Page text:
Getting Wise on Nutrition Labels: Why You Should Read and Understand Them
In many ways, a trip to the grocery store is where your diet is going to go well or go off the rails. With thousands of packaged foods available it’s vital to be more informed about which ones are better for you and which are best left behind. One of the easiest ways to figure that out is to take a peek at the nutrition facts label located on the back of the package. Americans continue to consume more packaged foods each year, according to recent findings published in the American Journal of Clinical Nutrition, so it’s increasingly important for shoppers to understand the nutrition lingo on packages.1 And research shows that people who take the time to analyze nutrition labels typically consume higher-quality diets including more whole grains and vegetables which can translate into microbiome and health benefits.2
But you may have noticed that nutrition facts labels on packaged foods look a little different than in the past. That’s because the start of this year was the deadline for all food and beverage companies to make changes to the nutrition facts panel on their packages.3 The changes, which were called for by the U.S. Food and Drug Administration (FDA) based on new nutrition research findings and feedback from health professionals and consumers, represent the first major overhaul of the label in more than two decades and include some much-needed updates.4 The new and improved nutrition facts label makes it easier for you to recognize what is in the products you buy.
Here’s a rundown of every line on the overhauled nutrition facts label so you can better decode what’s in the stuff that you’re putting in your body.5
Located directly under the “Nutrition Facts” title you’ll see the servings per container and the serving size that the nutrition information for the product is based on. For instance, this could state something along the lines of 8 servings per container. Serving size 2/3 cup (55 g). (1)
If you are keeping tabs on your overall calorie intake for various reasons including body weight management you certainly need to pay attention to the serving information on the nutrition facts panel. Serving sizes are now based on the amount of food people will typically consume. After all, whoever just ate 1/4 cup of granola or 1/3 cup of ice cream? The FDA says this more accurately reflects what the average American consumes today. Food producers have been guilty of posting unrealistically lower serving sizes to make their nutrition numbers look better.
The serving size, however, is not necessarily an indication of how much you should eat. Your actual serving size should be based on your individual needs as determined by a personalized nutrition plan. Straying from the posted serving size will require a recalculation of the calories and nutrients you are taking in – scale up or down.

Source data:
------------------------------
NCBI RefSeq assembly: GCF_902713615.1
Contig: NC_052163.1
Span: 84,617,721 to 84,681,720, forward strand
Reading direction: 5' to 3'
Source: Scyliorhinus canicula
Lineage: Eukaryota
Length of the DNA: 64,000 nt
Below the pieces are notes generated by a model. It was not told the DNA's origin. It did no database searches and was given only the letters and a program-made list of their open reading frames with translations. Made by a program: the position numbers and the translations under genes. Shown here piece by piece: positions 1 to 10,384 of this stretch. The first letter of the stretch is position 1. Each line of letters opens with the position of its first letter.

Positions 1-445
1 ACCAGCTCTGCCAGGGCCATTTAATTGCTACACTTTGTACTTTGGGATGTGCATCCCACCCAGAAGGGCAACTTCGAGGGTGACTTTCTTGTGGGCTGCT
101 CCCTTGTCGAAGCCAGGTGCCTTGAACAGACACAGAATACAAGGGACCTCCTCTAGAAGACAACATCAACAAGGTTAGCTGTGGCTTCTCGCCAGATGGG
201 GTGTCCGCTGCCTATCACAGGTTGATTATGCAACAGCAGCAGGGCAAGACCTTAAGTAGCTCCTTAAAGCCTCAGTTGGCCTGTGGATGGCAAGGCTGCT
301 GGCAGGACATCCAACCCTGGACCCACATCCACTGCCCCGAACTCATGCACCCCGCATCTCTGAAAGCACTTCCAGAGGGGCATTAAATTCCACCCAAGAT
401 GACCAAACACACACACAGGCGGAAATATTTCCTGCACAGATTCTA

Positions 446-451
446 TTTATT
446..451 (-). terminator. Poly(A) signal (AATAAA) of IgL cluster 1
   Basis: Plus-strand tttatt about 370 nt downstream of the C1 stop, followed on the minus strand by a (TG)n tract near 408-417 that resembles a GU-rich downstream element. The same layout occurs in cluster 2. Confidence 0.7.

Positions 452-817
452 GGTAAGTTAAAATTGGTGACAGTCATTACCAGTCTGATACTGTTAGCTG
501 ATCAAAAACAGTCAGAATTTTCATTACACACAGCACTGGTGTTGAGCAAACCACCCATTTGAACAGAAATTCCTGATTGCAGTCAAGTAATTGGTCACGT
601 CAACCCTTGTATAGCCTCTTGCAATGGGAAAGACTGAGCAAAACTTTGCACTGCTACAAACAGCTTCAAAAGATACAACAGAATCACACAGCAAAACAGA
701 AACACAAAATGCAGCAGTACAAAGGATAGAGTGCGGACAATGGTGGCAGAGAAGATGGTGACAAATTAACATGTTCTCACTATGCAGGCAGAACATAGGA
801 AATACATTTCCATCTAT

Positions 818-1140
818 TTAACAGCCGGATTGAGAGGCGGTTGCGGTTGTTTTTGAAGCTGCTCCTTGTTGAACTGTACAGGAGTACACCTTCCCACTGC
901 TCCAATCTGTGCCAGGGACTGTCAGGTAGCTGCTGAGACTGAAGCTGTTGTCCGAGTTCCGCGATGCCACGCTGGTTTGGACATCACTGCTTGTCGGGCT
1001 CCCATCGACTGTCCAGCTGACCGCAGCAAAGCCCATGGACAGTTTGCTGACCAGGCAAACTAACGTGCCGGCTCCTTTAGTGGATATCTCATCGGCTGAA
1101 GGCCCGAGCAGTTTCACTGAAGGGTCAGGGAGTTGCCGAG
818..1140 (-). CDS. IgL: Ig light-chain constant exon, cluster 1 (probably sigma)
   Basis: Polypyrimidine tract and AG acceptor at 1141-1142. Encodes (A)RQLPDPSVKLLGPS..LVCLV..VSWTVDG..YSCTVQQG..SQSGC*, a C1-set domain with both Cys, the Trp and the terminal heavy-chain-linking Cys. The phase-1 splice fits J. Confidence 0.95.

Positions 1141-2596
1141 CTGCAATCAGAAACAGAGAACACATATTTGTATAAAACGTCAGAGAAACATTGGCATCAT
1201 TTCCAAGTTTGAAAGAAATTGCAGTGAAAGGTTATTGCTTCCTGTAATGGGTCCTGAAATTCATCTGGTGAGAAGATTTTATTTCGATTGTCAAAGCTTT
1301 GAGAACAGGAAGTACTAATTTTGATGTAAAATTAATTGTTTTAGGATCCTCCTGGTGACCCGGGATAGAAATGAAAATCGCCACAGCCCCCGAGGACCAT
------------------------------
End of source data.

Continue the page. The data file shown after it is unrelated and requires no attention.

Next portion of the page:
Another label update: The serving size font is larger and in bold so it’s harder to miss the portions contained in a particular food or drink.
For foods that might be consumed in one sitting — such as a bag of chips or popcorn — the new label features dual column labels that provide calorie and nutrition information for both one serving and for the whole package.
All the nutrition numbers below on the nutrition facts panel are based on the serving size.
The number of calories enumerated tells you how much energy (calories) you’ll be deriving from the indicated serving size for the food or drink. On the old label, calories were listed in plain text, making them easier to overlook when quickly scanning the back of a package.On the new version, the calories in each designated serving size are listed in larger and bolder text making them stand out. (2)
Again, factor in your actual serving size for a true calorie count if it differs from what the label suggests. People will need varying amounts of daily calories based on several factors including training volume, sex and body size. And, remember, there is a lot more to good nutrition than counting calories. A package of almonds will state a higher calorie count than a package of refined crackers but one is more nutrient-dense. Still, calories in and calories out matter when it comes to maintaining healthy body weight and a favorable microbiome.
% Daily Value (DV)
DVs help consumers figure out how much of a particular nutrient a serving of food contains relative to the recommended daily intake. In other words, it lets you quickly see whether a food or beverage is a good source of macronutrients and certain vitamins and minerals.A 15 percent DV for fiber means one serving of that food provides 15 percent of the fiber many people should consume in a day.The quick rule: five percent DV or less is a little, and 20 percent DV or more is high.You can use DVs to compare similar food and drink products to help you make better choices based on what you want more of (i.e. fiber, potassium) and what you may want less of in a product (i.e. saturated fat, sodium).
FYI, this percentage is based on a 2,000 calorie diet. So if you require more or fewer calories than 2,000 the DV for the items listed on the panel will be a bit off for you. Personal nutritional needs vary. The DVs for certain nutrients have changed, so the labels have been updated accordingly.
Total Fat (3)
Here, you’ll see how much total fat, saturated fat and trans fat are in the product. Since fat is so calorie-dense, the higher the number the greater the overall calories will be. The FDA’s ban of trans fats went into effect on June 18, 2018, so it’s much more common now to see 0 grams listed beside trans fats on the nutrition label.6
While it can be tempting to fixate on the total grams of fat, not all fats are created equal. Generally, you want to eat more unsaturated (mono and poly) fats and less saturated fat and very little if any trans fat. Since monounsaturated and polyunsaturated fat levels are not listed on the nutrition facts panel to estimate how much you are getting you can subtract the total grams of fat minus the grams of fat from saturated and trans. The DV for saturated fat is set at 20 grams a day. So if a product has 5 grams of saturated fat it will have 25% of the DV.
As a general rule, the more active you are the more calories from fat you can get away with.
This is the first thing listed on the label after the fat numbers. The DV of dietary cholesterol is no more than 300 milligrams a day. But if you are healthy and free of heart disease or diabetes, fussing about the cholesterol numbers in a product is not particularly necessary. For many people, saturated fat and trans fat intake, and overall dietary patterns, have a bigger impact on our blood cholesterol numbers than dietary cholesterol.7 The Dietary Guidelines for Americans no longer set a hard limit on cholesterol intake.8 Still, it’s probably wise not to include too many products in your shopping cart that approach the 100% DV for cholesterol.